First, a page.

A combination of misinformation, police mistrust and angry reaction led to thousands of dollars in property damage by looters early Monday in Chicago — and a potential reckoning between the local state's attorney and the city's mayor.
"This was not legitimate First Amendment protected speech. These were not poor people engaged in petty theft to feed themselves and their families. This was straight-up felony criminal conduct," Chicago Mayor Lori Lightfoot said.
Hours before looting began in downtown Chicago, there was a shooting in the city's Englewood neighborhood. According to police, a 20-year-old fired at officers during a foot chase and was shot in the shoulder during the altercation.
"As this person was running away, a gun held by this person was pointed at our police officers who gave chase and this person fired shots at our officers. Officers returned fire and struck the individual who was taken to the University of Chicago hospital and is expected to survive," Superintendent David Brown of the Chicago Police Department said.
But following the shooting, a narrative emerged that a 15-year-old was shot and killed by police and that story spread on social media. You can see social media posts claiming a suspect was shot 15 times, that he was unarmed, that police shot this person in the back while running away. According to police, none of this is true. But these reports set off the reaction that played out downtown.
"I don't care. I do not care whatever justification was given for this. There is no justification for criminal behavior ever," Lightfoot said.
Lightfoot is calling on the city as a whole to push for accountability for the incidents that unfolded overnight and in recent months. Specifically, she says she needs to see more accountability from those in the judicial system.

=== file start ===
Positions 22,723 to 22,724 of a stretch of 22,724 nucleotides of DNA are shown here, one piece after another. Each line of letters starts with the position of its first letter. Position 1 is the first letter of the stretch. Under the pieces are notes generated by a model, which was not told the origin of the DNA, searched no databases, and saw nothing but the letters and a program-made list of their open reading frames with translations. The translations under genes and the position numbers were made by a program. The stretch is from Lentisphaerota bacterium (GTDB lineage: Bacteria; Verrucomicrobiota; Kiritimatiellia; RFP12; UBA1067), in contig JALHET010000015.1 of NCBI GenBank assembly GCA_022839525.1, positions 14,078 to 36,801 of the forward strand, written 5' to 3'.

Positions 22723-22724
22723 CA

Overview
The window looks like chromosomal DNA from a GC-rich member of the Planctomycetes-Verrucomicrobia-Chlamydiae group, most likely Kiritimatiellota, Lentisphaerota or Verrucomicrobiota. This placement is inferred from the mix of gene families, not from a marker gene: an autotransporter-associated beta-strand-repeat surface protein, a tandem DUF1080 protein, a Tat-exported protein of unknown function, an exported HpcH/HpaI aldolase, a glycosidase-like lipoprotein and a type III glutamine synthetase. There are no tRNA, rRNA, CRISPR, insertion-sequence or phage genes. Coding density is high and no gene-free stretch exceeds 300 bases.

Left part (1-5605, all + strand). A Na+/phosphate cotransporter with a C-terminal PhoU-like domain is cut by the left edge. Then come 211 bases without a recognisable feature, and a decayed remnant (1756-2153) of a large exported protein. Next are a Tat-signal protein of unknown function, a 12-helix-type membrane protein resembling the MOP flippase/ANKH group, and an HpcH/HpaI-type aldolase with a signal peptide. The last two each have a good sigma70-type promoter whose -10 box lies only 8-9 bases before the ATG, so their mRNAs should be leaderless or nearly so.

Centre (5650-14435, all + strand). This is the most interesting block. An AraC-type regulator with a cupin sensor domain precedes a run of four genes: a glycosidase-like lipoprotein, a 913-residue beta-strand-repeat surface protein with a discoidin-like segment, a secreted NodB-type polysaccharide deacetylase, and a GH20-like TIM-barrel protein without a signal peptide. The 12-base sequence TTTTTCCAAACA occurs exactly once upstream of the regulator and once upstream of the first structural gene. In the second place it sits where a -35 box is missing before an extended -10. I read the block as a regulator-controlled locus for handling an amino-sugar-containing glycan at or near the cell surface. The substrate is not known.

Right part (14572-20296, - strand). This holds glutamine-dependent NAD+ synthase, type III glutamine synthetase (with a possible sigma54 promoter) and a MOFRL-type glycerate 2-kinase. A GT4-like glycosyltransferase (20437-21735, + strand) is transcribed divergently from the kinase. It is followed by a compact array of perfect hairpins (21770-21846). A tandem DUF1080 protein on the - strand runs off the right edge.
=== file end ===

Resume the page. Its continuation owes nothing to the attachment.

"And I call upon the state's attorney and our courts to make sure these individuals who were arrested and those to come are held accountable. Put your best people on this. We have made the case. We have the video. We have the officer testimony. These people need to be held accountable and not cycled through the system," Lightfoot said.
This request comes the same morning The Chicago Tribune published an analysis, claiming that the state's attorney for the county, Kim Foxx, is dropping felony cases involving murder and other serious offenses at a higher rate than her predecessor. The analysis found that during Foxx's first three years on the job, “her office dropped charges against 29.9% of felony defendants.”
Speaking with reporters earlier this afternoon, Foxx took stance against the incidents overnight, calling the actions criminal.
“We cannot conflate peaceful protesters with what we saw last night," Foxx said.
The Chicago Police Department says access to downtown will be restricted overnight in the coming days. Meanwhile, officers will patrol surrounding neighborhoods for any outbreaks of criminal activity stemming from what appears to have been an incident sparked by misinformation.